There are, like, direct conversations that are word-for-word conversations that I had with my mum. There’s a scene in the first episode. [Someone at the hospital asks if his mother has a headache, and Josh says, “A headache? She took quite a bit of Pentothal.” His mother says she does, and Josh tells her, “If you get a headache in the next few weeks, I really think you should be calling that customer complaint line.”] That was a real-world conversation. [Laughs] She thought that was funny. She’s got a sense of humor. I think pretty much everybody is going to, at some point, have someone they love attempt suicide. I don’t know if that’s an incredibly pessimistic view of the world. I just feel like that’s quite likely to happen to everybody at some point. Or they’ll at least have a friend that has somebody they love attempt suicide. I hadn’t really seen it talked about that openly or authentically. I felt like because I’ve lived through it, I had credibility to write about it. Plus, I’m not very clever. I don’t know a lot about the world; I just have to write about things that happened to me. That’s the only thing I know.

And nothing has been changed from the Aussie version of the show, other than perhaps the title sequence?
That’s quite a cool choice that Pivot has made. We were talking for a little while about doing an American remake, and then Pivot quite coolly said, “Oh, maybe we won’t do that thing that Americans do where they find a show they like and then make another version of it that’s horrible.” They were quite aware of that being a thing that happens. That’s when I fell in love with them. That’s when I was like, “Oh, I like you guys.” That’s quite edgy to take a show from another country and then pay to put the-guy-that-made-it’s face on a bus. That’s quite a bold choice, I think. In L.A., there’s this double-decker bus that’s going around that’s like a Starline tour, and my disgusting mole on my lip — that’s, like, somebody’s window. They’re out there doing a tour of L.A., and everything they’re seeing is just through my disgusting mole. Like, “That’s the Hollywood sign… by Josh Thomas’ disgusting mouth!” “This is the toilet where George Michael was caught jerking off… through Josh Thomas’ disgusting mouth!” That’s my boyfriend’s favorite tourist spot that he’s seen while he was here. [Laughs]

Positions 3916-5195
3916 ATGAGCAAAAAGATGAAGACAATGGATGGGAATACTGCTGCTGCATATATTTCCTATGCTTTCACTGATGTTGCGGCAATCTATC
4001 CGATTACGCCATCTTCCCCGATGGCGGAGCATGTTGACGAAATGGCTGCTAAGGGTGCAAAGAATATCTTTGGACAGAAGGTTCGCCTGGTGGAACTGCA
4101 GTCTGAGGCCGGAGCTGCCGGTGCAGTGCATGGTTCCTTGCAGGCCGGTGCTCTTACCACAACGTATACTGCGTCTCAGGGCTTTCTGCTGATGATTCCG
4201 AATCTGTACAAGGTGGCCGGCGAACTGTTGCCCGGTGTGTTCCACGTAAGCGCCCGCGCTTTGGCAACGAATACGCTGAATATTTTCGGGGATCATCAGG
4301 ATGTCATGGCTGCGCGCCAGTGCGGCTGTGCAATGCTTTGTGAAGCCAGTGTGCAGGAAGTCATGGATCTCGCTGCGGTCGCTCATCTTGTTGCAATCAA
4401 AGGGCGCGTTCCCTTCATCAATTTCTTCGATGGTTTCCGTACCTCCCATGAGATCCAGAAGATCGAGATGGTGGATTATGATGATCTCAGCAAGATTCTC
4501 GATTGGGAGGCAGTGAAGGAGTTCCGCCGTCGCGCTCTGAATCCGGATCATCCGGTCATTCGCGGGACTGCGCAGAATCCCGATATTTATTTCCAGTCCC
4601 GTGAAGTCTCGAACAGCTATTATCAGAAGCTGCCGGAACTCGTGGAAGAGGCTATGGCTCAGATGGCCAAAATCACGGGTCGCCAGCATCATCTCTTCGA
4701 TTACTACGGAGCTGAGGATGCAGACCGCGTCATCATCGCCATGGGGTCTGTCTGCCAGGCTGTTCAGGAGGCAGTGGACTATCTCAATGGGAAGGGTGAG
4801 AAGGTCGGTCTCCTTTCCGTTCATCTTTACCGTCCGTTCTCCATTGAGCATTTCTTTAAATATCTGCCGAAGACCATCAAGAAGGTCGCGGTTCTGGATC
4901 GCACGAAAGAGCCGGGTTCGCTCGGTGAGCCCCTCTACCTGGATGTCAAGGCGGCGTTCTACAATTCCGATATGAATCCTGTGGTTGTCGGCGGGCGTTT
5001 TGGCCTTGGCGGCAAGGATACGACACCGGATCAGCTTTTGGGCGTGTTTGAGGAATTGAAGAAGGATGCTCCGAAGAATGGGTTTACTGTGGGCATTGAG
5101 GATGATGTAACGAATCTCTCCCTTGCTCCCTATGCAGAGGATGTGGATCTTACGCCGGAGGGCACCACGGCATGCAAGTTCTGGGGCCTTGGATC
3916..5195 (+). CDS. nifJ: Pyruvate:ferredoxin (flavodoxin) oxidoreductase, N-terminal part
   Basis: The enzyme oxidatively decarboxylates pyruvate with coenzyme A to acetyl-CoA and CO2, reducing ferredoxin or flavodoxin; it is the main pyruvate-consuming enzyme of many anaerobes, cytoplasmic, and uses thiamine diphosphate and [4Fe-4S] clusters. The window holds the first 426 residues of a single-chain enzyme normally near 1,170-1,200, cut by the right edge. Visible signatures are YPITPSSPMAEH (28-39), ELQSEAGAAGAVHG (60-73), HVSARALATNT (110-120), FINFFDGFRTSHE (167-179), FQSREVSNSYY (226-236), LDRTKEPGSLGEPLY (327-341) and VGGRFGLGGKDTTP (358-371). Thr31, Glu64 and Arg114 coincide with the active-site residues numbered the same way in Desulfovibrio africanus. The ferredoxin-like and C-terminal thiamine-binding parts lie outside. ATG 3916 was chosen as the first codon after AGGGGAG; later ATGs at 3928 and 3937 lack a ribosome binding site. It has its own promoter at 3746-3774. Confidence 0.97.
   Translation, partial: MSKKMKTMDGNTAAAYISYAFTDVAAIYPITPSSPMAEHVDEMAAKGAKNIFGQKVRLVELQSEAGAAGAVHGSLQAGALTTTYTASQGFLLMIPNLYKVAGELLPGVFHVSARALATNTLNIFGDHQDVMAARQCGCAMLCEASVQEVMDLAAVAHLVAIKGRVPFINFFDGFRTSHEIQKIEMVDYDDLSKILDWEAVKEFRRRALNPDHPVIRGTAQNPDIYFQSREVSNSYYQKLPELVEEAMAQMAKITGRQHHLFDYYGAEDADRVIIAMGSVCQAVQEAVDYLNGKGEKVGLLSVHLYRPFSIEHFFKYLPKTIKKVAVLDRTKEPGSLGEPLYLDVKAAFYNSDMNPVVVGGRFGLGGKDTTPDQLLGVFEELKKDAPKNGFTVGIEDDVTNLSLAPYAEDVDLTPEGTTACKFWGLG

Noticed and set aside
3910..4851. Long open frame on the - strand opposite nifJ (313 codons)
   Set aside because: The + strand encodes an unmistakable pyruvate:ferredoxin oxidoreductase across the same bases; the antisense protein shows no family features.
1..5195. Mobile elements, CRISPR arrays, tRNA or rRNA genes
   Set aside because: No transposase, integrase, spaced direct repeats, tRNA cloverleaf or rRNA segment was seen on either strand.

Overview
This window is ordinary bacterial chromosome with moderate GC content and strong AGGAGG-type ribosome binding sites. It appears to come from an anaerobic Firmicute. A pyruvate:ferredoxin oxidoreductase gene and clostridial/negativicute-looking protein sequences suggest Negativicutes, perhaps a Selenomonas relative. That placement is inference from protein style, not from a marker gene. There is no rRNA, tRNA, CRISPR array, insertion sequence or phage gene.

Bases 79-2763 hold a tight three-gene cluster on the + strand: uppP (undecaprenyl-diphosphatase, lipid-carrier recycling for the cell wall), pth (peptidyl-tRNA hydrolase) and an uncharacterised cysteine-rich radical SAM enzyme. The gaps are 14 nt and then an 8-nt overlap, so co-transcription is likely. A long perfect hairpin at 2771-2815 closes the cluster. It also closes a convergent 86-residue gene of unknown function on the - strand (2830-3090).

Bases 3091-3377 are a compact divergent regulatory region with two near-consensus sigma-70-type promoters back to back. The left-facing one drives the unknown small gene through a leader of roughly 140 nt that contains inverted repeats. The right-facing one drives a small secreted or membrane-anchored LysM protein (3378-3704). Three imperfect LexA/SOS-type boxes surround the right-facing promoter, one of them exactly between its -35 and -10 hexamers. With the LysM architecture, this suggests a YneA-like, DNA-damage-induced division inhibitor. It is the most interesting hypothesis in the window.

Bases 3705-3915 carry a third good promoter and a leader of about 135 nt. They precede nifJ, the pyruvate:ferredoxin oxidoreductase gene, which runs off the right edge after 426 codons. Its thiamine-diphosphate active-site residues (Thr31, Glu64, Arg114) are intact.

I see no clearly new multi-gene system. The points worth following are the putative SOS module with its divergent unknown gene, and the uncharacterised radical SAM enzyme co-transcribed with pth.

What was the last TV show that you marathoned?
Downton Abbey. But you know, I love Curb Your Enthusiasm, and I always make the mistake of marathoning that. You just get physically ill. It’s so intense. I’ll stay up and watch it all night, and you wake up with a hangover. I also love Everybody Loves Raymond, obviously.

I’m taking you at your word, so if you’re joking, tell me now.
No, I love Everybody Loves Raymond. [Publicist confirms it: “Ray Romano is my No. 1 star sighting, always. And of course, since Josh has been here, it’s the one week I haven’t seen him.”] Oh my god, if I saw Ray Romano! I mean, I’d rather see Marie, the mom. That is my dream.

You’ve got a second season of Please Like Me. Where are you in the process of prepping for it?
We just announced it, like, three days ago. Maybe get off my back a little bit. [Laughs] I’ve got meetings where I’m sitting with people talking about ideas that I think are good. I think it’s gonna be good.

What are you pushing for?
Just, like, as many beautiful men to kiss me as I can convince them to allow. Because in series 1, it’s just like one guy. It got boring for me. [Laughs]